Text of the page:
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Dungeons & Dragons 3e: The Daisho and the Ninja

The Daisho and the Ninja

This Oriental-style adventure begins when a powerful lord's ancestral swords are stolen! War is brewing and it would be disasterous for morale if word got out... and the poor lord's lands, his whole heritage, are at risk. As you can imagine, it's really important to get the swords back preferably before anyone realises that they are missing!

That's all in the Player Introduction, printed as usual on the back cover of the module. It all seems quite straightforward... then the DM's Background explains how it's a bit more complicated than that. There's all manner of scheming and double-dealing going on, a quite fascinating story... but will it come out? There's some further background for the players, and a selection of ways of getting the party involved in this whole sorry mess.

The early part of the adventure, as can be imagined, is very much investigative but fear not, it soon turns into a delve into some quite interesting places underneath the lord's ancestral castle... places even he didn't know were there. There's a good plan of this underground complex for the DM, and notes on the myriad traps and other things to be found down there... and reasons for why they are there. It's not one of those implausible trapped mazes that are there just because, well, a bunch of adventurers might visit one day. However, some of the 'read aloud' text blocks seem to have drifted from the rooms they were intended for, so read through in advance and reassign them as appropriate - from Room #5, move them all up 2 rooms (i.e. the text block associated with Room #7 actually belongs to Room #5 and so on). It makes more sense when you look at it.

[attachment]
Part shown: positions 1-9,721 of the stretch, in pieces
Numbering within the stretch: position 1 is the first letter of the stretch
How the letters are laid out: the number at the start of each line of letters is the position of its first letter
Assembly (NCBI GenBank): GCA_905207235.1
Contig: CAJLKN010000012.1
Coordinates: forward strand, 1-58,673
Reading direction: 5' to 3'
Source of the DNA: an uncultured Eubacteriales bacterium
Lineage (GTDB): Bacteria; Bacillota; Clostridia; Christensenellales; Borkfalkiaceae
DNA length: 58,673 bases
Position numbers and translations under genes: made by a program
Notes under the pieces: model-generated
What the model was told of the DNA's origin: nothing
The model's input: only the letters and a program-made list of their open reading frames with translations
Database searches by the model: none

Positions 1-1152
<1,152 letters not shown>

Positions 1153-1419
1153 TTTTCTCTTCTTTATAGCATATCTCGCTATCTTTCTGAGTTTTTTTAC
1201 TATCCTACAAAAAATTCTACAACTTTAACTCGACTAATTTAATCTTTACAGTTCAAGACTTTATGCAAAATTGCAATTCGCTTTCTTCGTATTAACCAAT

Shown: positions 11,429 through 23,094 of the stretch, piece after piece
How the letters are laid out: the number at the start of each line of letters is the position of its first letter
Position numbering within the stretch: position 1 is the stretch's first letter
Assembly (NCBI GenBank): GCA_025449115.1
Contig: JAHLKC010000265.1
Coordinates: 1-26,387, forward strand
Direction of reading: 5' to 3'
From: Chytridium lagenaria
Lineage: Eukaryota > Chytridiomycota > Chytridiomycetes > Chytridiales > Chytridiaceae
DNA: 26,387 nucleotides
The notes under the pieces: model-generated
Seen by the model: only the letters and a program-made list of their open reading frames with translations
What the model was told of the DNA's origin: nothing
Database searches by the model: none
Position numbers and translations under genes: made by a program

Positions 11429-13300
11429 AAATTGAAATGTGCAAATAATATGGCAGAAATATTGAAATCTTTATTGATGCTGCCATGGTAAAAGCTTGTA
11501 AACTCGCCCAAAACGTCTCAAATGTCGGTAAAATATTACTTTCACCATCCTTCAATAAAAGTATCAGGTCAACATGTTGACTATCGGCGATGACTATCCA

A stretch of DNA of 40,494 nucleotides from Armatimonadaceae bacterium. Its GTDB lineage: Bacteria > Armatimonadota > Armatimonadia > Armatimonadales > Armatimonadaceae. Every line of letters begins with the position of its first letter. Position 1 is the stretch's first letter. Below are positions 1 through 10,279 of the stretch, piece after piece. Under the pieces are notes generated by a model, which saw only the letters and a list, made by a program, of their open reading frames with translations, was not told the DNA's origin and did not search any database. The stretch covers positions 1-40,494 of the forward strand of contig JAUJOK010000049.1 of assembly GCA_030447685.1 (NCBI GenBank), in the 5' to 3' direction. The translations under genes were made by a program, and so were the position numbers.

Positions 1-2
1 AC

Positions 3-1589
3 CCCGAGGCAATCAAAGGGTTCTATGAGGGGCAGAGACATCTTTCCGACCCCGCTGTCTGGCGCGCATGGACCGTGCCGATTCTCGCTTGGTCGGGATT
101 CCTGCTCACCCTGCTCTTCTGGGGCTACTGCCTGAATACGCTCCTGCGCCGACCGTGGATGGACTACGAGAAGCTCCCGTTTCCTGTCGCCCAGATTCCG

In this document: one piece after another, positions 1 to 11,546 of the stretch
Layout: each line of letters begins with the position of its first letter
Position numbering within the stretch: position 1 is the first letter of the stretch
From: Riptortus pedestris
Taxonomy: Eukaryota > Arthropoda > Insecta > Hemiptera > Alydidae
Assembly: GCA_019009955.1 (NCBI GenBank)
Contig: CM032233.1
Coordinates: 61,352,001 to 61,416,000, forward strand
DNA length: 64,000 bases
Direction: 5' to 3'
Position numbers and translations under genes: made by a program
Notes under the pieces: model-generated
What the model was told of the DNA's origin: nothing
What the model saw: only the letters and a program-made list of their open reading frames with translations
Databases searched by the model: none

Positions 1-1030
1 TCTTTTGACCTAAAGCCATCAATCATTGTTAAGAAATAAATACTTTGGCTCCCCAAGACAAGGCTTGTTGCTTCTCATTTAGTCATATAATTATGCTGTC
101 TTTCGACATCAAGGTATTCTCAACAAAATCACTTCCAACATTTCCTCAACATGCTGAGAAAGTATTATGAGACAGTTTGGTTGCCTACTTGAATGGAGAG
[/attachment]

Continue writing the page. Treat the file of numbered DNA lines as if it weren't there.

There's an interesting new monster which provides an added dimension to proceedings, and the opportunity for a good brawl at the end. The ramifications of different outcomes are explained clearly. Overall, it makes for an exciting adventure with real depth, and could provide one of the defining points in the early part of an Oriental campaign, giving the party an opportunity to get established.

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Reviewed: 10 January 2018